All the while, Arin was gathering up contract clients, doing everything from creative design to helping businesses set up their Facebook pages. The work was plentiful; there weren’t many resources for small businesses in Henry County at the time.
“Kind of a design desert,” Jake said.
She eventually decided it was time to go it alone.
“I really don’t like people telling me what to do, or where to do it, or when to do it, so I might as well fill my own sandbox and give that a go. Let’s do this,” she said to herself.
And so she did … for a while, until Arin attracted the attention of an acquaintance who owned Indianapolis marketing firm Red Wall, as it was known at the time. They offered to buy her out and hire her on as a content strategist.
She accepted and joined their firm. It was a good experience. Nine months later, she was ready for another good experience as marketing manager for Six Feet Up, a national website builder run by a – this ought to sound familiar – husband and wife team.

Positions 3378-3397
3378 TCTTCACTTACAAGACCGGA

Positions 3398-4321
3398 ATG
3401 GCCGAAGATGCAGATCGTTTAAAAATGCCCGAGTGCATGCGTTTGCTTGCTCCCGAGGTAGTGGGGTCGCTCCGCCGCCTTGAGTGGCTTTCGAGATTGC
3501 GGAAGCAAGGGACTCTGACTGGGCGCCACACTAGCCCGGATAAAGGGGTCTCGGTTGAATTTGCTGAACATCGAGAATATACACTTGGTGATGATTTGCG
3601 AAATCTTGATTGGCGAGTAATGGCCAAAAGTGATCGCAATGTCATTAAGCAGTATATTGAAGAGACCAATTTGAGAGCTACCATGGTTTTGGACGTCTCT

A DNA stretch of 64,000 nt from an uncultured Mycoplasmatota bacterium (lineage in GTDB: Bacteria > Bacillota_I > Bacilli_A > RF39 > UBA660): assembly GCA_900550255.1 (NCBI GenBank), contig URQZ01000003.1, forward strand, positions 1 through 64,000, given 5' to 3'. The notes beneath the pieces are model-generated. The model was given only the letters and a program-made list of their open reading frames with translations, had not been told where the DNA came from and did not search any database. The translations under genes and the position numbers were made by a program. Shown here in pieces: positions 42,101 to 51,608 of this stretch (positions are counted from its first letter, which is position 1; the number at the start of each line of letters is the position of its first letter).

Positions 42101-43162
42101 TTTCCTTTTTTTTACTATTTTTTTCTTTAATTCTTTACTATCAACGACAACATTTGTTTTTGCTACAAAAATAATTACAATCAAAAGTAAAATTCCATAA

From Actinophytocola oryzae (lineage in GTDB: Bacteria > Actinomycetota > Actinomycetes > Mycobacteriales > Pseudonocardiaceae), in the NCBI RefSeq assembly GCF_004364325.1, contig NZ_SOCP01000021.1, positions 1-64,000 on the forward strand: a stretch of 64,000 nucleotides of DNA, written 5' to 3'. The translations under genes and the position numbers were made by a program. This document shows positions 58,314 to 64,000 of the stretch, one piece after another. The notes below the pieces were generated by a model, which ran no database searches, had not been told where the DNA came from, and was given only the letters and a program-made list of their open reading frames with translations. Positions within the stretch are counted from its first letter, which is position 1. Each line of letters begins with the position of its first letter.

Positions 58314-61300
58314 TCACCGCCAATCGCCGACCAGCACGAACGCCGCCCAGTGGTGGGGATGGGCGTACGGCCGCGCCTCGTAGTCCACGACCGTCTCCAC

They could tell pretty quickly that she wanted more, that she had been right the first time about needing to have her own sandbox.
“They really encouraged me to go out on my own again, to pursue what they thought was going to make me happy. I’d never had a boss like that before,” Arin said.
A BUSINESS IS (RE)BORN
In 2014, Arin re-established her independence with the latest iteration of Anderson Creative. This time around she had been a part of a larger design agency; she had learned from mentors at her last job what it meant to manage a team.
This time, she was poised for sustainable success, and would bring her husband along with her.